5 April: American photographer James Foley, was detained near Brega on April 5, was permitted to call his family on Saturday for the first time since his capture, Global Post reported. He told his mother that he was being treated well and was uninjured (CPJ)
5 April: Spanish photographer Manuel Varela, who was detained with Foley
5 April: Anton Hammerl South African national, missing then discovered that he was killed. He was in a remote desert location, was shot and could not receive medical treatment.
5 April: Clare Gillia and James Foley was with Anton Hammerl, they were detained then released on May 19th, 2011 (Media Spy)
14 April: Libyan authorities released Rana Akbani
15 April: Libya, authorities released Al-Jazeera cameraman Ammar al-Hamdan on Thursday, the Qatar-based news station said. Al-Hamdan was detained in mid-March.
20 April: Tim Hetherington, British-American photojournalist, The Guardian reported, “Hetherington and Hondros were among eight to 10 journalists reporting from Tripoli Street in Misrata. When shooting broke out, they took shelter against a wall, which was hit by fire and was killed. (Guardian)
20 April: Chris Hondros, an American photojournalist who was working for Getty Images was killed along with Tim Hetherton covering the demonstrations in Misrata. (Chris Hondros) The last Photos weblink
22 April: Anton Hammerl, a freelance South African photographer who was detained in early April, has appeared in government custody in Libya and is apparently in good health. (Times Live)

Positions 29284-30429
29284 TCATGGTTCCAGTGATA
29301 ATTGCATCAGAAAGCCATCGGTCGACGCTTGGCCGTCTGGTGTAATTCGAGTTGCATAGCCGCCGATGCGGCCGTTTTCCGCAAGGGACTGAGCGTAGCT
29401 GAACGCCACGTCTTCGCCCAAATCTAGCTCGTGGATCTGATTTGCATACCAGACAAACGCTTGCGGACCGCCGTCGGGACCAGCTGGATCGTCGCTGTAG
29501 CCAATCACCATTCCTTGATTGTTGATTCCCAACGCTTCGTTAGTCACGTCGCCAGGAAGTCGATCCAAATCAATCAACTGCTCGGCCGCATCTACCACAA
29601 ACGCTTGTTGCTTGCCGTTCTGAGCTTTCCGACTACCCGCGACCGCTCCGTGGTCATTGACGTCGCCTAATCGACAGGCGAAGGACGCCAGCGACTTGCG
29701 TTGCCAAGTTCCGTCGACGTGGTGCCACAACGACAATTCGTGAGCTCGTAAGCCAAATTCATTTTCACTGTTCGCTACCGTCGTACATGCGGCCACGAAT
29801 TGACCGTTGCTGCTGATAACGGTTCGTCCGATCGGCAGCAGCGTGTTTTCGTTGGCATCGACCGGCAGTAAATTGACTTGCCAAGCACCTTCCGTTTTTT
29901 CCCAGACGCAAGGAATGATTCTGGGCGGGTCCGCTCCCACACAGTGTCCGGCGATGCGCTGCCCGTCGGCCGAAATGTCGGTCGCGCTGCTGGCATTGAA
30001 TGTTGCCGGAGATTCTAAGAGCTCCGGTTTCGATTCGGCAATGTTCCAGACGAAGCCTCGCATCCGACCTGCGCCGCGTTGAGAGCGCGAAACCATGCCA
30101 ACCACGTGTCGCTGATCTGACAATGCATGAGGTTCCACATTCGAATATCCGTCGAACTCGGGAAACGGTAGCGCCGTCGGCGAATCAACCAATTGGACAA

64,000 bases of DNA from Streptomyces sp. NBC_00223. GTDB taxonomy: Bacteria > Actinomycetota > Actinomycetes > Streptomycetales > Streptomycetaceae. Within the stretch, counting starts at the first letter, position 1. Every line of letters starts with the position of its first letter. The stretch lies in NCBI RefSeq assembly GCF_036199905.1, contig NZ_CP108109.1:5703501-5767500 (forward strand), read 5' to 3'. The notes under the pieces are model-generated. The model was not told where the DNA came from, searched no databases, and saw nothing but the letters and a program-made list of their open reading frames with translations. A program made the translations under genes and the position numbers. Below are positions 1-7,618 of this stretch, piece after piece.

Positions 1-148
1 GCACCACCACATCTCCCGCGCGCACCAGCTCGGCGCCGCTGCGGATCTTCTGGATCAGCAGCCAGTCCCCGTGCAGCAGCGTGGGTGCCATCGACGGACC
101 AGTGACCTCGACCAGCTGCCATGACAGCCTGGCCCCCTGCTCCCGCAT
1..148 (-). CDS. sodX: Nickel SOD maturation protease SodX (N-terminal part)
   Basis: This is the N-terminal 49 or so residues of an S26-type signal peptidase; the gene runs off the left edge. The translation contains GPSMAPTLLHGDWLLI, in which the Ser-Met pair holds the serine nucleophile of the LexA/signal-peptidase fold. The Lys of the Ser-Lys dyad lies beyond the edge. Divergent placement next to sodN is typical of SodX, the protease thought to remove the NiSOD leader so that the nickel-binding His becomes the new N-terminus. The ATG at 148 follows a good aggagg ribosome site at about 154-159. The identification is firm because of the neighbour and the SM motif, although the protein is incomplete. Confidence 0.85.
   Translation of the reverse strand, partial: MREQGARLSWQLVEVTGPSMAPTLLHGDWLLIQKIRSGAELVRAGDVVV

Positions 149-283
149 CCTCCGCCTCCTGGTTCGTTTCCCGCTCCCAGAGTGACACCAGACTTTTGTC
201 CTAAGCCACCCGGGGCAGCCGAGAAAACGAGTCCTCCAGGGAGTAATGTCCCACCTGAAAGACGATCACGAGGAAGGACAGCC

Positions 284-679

22 April: Manu Brabo, a Spanish journalist has been detained in Libya for illegally taking photographs without permission.
22 April: Clare Morgana Gillis, an American freelancer for The Christian Science Monitor, The Atlantic, and USA Today, who was detained near Brega on April 5, was allowed to call home on Thursday for the first time since her capture. She told her parents she is well and being held in a women's civilian jail in Tripoli.
24 April: Manu Brabo, a Spanish journalist, called home and said that he is okay. (Times Live)
18 May: Clare Morgana Gillis, an American freelancer for The Christian Science Monitor, The Atlantic, and USA Today was released today with for other journalist; James Foley of the GlobalPost, Manu Brabo, a Spanish journalist and Dorothy Pravaz was missing in Syria and deported to Iran, because she holds an Irianian passport that was expired, she was not heard from Since April 22. (Boston Globe)
20 May: It was discovered that Anton Hammerl who was thought to be missing, has been killed. (See 5 April) (The Guardian)